Peering over wire-rimmed eyeglasses as she scribbles equations onto a blackboard with old-fashioned chalk, Betsy Stone Witt could easily be mistaken for a career math teacher. She tells her Wright State students little to make them doubt it.
So, she said, she noticed that “some eyes got sort of wide” recently when a small group of reporters and photographers trooped into her classroom, and one of them explained that Witt was a recently retired defense intelligence senior leader—the civilian equivalent of a one-star general—from one of America’s most secretive military organizations.
Since January, Witt has been teaching applied calculus as an adjunct instructor at Wright State as if she’s never been anywhere else. And she’s well familiar with the university, having earned her bachelor’s and master’s degrees in mathematics here in 1977 and 1978. But in the intervening three decades, she used her math skills to study foreign military technology for the National Air and Space Intelligence Center (NASIC).
Google NASIC’s name and you will get a list of intelligence centers and museums around Washington, D.C. But the deliberately low-profile NASIC is a massive intelligence operation located at Wright-Patterson Air Force Base, literally next door to Wright State. Whenever a hostile country fields a new fighter jet or launches a new missile, people at NASIC gather all the information they can about it and analyze the potential threat it represents to U.S. forces or America itself.
Witt said she always had a defense-related career in mind because her father was a civilian engineer at Wright-Patterson. After receiving her master’s degree, she went to work for a local defense contractor, using software tools to study the performance of air-launched missiles.
At the same time, some of Witt’s classmates took jobs at the Foreign Technology Division, NASIC’s forerunner. They soon lured her there. The work was the same, but instead of studying U.S. airborne weapons, she began studying foreign ones.
When Witt needed stronger engineering skills to advance her career, Wright State was close by. “I entered the workforce at NASIC as a mathematician, and then came back to school here at Wright State and started taking engineering courses,” she said. While she didn’t go for another bachelor’s degree, Witt said she took “tons of courses,” from digital signal processing to flight dynamics.
Witt spent the first part of her career analyzing threats to U.S. aircraft, from air-to-air missiles to whole air defense systems. Establishing herself as a leader in that area, she switched over to space and missiles.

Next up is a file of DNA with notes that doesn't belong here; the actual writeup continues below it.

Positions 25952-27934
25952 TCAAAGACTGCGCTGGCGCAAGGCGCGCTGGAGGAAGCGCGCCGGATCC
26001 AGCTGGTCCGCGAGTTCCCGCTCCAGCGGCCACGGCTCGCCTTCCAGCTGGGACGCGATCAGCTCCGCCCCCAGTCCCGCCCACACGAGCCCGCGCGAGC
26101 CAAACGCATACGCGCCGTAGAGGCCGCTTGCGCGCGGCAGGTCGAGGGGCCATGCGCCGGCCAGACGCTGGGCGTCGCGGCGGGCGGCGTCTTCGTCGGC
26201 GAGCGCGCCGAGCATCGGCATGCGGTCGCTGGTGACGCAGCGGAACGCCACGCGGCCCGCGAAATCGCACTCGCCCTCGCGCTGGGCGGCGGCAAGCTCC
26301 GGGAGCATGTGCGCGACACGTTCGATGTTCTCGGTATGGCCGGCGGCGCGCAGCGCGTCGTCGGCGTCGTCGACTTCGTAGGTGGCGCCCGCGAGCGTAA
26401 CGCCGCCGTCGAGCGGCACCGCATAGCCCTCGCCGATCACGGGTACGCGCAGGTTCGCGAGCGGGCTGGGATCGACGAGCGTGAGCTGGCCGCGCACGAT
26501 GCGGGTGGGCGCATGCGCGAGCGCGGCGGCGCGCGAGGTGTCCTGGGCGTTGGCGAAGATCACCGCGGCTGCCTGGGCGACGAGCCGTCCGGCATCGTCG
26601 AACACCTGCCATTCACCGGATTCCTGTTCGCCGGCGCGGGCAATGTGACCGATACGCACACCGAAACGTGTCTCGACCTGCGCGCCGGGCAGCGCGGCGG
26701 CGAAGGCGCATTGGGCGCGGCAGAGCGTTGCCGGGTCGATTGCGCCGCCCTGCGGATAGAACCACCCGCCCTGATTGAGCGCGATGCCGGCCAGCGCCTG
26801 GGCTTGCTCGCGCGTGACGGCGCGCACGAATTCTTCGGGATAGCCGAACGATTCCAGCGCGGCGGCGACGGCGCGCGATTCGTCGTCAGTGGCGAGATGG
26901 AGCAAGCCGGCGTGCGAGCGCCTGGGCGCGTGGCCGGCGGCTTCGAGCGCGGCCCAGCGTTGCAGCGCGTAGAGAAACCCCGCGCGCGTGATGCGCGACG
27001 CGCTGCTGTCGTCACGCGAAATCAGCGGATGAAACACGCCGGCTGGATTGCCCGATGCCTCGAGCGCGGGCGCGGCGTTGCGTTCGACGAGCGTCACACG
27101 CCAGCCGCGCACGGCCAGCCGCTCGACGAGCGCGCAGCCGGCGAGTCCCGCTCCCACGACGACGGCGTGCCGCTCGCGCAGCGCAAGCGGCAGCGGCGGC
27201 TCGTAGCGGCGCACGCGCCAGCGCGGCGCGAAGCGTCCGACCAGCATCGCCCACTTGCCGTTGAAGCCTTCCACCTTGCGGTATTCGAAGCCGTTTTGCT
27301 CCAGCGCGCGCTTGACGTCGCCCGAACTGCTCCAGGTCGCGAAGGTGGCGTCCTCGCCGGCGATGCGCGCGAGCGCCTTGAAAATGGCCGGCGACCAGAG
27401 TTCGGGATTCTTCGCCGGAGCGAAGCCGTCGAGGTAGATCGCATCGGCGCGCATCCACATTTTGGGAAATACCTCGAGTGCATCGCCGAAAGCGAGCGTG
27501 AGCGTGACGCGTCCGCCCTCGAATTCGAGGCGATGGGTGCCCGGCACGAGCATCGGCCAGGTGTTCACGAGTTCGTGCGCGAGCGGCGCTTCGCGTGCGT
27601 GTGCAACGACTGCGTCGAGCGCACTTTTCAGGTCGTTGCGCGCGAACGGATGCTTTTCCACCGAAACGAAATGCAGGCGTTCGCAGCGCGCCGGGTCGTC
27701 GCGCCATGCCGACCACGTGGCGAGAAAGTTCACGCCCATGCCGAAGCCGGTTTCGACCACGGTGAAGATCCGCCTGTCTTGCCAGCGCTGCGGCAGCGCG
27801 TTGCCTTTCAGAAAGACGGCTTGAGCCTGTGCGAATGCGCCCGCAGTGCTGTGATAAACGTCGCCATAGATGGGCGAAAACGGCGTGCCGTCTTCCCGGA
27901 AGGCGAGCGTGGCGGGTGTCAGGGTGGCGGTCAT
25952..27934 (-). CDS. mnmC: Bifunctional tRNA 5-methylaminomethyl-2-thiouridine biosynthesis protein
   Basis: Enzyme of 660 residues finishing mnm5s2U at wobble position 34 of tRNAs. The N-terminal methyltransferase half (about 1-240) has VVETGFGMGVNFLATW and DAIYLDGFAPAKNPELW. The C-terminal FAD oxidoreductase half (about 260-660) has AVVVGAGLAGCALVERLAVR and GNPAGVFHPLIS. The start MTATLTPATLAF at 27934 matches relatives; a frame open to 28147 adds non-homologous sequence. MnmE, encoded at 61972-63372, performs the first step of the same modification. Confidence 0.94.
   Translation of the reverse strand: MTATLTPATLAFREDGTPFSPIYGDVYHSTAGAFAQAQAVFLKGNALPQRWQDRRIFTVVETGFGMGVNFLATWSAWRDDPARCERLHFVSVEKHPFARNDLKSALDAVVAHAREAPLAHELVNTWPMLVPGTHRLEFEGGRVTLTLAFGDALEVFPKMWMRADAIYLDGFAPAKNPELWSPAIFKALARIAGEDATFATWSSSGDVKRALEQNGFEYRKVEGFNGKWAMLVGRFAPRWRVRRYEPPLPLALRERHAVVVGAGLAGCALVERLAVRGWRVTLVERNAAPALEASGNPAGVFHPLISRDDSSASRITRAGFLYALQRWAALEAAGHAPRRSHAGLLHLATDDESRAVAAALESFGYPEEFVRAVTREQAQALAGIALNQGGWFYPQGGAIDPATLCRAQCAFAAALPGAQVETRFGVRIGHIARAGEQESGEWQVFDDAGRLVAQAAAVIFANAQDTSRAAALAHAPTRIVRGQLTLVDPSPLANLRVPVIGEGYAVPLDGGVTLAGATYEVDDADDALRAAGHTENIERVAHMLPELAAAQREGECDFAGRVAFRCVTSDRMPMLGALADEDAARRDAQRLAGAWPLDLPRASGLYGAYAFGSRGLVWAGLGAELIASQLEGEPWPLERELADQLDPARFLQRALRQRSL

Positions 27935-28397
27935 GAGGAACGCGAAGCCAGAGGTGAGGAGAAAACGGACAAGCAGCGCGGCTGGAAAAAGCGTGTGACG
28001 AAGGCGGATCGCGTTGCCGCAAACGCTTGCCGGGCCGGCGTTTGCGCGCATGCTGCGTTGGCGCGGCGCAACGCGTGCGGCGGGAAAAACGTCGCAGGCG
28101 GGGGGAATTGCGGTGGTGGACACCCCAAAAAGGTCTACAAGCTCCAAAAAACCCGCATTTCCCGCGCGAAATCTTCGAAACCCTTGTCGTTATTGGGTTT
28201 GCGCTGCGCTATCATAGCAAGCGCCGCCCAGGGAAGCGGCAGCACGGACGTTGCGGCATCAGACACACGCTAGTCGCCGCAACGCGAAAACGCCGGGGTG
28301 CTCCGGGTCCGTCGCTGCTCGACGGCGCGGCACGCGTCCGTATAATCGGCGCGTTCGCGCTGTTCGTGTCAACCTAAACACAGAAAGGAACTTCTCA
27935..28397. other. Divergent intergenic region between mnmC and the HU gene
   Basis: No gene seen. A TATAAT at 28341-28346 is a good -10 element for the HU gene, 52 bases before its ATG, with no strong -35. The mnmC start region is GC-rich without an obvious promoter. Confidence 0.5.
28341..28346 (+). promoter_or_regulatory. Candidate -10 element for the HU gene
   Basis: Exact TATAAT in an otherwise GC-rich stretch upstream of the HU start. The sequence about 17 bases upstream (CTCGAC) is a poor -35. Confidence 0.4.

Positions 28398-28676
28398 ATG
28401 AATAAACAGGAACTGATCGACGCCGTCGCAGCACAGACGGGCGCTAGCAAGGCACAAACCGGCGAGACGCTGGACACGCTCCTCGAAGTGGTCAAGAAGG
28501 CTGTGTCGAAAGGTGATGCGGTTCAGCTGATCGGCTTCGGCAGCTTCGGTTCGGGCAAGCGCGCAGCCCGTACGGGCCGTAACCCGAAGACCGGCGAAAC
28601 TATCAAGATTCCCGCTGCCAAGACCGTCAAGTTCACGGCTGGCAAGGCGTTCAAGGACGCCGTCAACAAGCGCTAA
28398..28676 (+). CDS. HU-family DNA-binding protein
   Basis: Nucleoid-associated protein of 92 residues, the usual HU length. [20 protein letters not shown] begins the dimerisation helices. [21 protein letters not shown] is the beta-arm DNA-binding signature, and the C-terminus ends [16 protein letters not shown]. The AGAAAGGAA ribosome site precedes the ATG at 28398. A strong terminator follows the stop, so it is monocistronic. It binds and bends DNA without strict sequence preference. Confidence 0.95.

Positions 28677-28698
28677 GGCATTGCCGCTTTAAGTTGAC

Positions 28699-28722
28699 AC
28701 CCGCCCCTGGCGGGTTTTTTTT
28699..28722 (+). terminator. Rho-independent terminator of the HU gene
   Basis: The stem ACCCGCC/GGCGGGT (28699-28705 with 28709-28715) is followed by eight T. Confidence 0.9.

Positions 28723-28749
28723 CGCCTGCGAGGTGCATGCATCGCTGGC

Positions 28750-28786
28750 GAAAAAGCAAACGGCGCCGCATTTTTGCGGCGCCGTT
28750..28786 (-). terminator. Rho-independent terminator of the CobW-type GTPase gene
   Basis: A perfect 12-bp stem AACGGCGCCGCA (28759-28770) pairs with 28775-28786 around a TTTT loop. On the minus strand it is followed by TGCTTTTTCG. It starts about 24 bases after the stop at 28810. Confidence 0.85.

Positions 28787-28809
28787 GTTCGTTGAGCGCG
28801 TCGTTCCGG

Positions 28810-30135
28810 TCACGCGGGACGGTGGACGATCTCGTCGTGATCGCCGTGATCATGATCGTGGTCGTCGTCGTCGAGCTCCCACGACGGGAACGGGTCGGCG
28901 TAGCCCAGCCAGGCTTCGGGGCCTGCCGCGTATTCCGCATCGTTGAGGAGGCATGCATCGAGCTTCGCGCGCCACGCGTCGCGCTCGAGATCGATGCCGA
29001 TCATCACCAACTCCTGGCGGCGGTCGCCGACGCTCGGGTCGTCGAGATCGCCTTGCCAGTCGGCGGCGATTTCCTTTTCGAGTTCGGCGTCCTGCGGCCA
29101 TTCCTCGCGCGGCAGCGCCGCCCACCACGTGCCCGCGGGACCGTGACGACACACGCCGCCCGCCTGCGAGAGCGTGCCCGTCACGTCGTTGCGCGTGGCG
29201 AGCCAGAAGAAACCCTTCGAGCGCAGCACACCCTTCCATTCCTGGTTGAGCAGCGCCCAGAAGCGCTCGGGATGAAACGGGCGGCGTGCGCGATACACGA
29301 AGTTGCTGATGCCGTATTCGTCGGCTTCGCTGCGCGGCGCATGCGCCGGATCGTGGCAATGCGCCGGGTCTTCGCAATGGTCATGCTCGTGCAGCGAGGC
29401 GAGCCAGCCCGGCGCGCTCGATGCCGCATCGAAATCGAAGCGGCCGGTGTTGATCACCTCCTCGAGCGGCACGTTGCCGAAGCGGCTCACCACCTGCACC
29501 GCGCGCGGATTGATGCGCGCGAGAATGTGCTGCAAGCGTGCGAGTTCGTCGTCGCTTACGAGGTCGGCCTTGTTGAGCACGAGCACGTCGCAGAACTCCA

Foreign space and missile technology has been a vitally important area for NASIC ever since Russia developed nuclear warheads and missiles that could reach the United States. While Russia has waned as a menace, new threats have emerged—North Korea is a nuclear state, Iran is feared to be on track to becoming one, and both have developed longer-range ballistic missiles. “If it’s medium, intermediate or long-range missiles, NASIC covers it,” Witt said. “NASIC handles about 90 percent of the space Intelligence analysis work.”
Witt finished her career as senior intelligence engineer for NASIC’s Space and Missiles Analysis Group. She also served as chair of the national Defense Intelligence Space Threats and Operations Committee, which oversees analysis and production of space threat intelligence for the nation.
Now, Witt is teaching because she enjoys it, and because she shares a growing concern that U.S. citizens are declining in the so-called STEM skills—science, technology, engineering and math. Witt thinks she can apply the skills she used in analyzing military threats to arm Wright State students with knowledge.
“Maybe there are students who want to go into engineering or science but are afraid of the math,” she said. After tutoring her own children and some of their friends in math, she said, “I felt I had a little bit of a flair for explaining the concepts, and so I thought this would be a great way to contribute… math doesn’t have to be a bump in the road for them.”
Betsy Witt will speak about how she applied mathematics in her career at 12:20 pm. on Thursday, April 5, in 143 of the Medical Sciences Building as part of the spring 2012 undergraduate seminar series.